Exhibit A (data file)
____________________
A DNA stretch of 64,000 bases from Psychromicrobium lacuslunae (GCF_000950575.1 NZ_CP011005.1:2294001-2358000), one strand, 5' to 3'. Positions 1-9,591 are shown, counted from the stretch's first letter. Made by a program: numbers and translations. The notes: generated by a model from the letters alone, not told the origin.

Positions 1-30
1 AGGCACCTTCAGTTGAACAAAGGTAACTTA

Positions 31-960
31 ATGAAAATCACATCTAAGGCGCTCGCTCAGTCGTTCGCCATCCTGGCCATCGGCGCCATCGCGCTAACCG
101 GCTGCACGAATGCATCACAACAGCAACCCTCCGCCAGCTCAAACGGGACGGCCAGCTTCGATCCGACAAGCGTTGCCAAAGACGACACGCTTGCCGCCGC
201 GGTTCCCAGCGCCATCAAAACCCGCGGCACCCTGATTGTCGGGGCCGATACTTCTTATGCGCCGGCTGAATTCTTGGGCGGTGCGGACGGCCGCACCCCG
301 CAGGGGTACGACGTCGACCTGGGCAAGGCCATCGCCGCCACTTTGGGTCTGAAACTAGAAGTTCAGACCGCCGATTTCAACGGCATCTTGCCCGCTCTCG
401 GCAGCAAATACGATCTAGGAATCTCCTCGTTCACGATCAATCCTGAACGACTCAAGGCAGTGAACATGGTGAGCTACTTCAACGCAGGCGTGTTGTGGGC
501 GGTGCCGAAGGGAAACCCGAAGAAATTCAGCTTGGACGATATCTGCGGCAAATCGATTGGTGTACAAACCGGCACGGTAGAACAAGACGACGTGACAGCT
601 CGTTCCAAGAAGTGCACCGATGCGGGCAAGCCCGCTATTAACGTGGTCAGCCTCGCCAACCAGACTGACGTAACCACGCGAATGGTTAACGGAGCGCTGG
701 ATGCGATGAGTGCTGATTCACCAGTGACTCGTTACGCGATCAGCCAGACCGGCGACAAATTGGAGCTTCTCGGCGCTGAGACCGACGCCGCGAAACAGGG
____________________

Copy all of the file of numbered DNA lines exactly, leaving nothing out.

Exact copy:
A DNA stretch of 64,000 bases from Psychromicrobium lacuslunae (GCF_000950575.1 NZ_CP011005.1:2294001-2358000), one strand, 5' to 3'. Positions 1-9,591 are shown, counted from the stretch's first letter. Made by a program: numbers and translations. The notes: generated by a model from the letters alone, not told the origin.

Positions 1-30
1 AGGCACCTTCAGTTGAACAAAGGTAACTTA

Positions 31-960
31 ATGAAAATCACATCTAAGGCGCTCGCTCAGTCGTTCGCCATCCTGGCCATCGGCGCCATCGCGCTAACCG
101 GCTGCACGAATGCATCACAACAGCAACCCTCCGCCAGCTCAAACGGGACGGCCAGCTTCGATCCGACAAGCGTTGCCAAAGACGACACGCTTGCCGCCGC
201 GGTTCCCAGCGCCATCAAAACCCGCGGCACCCTGATTGTCGGGGCCGATACTTCTTATGCGCCGGCTGAATTCTTGGGCGGTGCGGACGGCCGCACCCCG
301 CAGGGGTACGACGTCGACCTGGGCAAGGCCATCGCCGCCACTTTGGGTCTGAAACTAGAAGTTCAGACCGCCGATTTCAACGGCATCTTGCCCGCTCTCG
401 GCAGCAAATACGATCTAGGAATCTCCTCGTTCACGATCAATCCTGAACGACTCAAGGCAGTGAACATGGTGAGCTACTTCAACGCAGGCGTGTTGTGGGC
501 GGTGCCGAAGGGAAACCCGAAGAAATTCAGCTTGGACGATATCTGCGGCAAATCGATTGGTGTACAAACCGGCACGGTAGAACAAGACGACGTGACAGCT
601 CGTTCCAAGAAGTGCACCGATGCGGGCAAGCCCGCTATTAACGTGGTCAGCCTCGCCAACCAGACTGACGTAACCACGCGAATGGTTAACGGAGCGCTGG
701 ATGCGATGAGTGCTGATTCACCAGTGACTCGTTACGCGATCAGCCAGACCGGCGACAAATTGGAGCTTCTCGGCGCTGAGACCGACGCCGCGAAACAGGG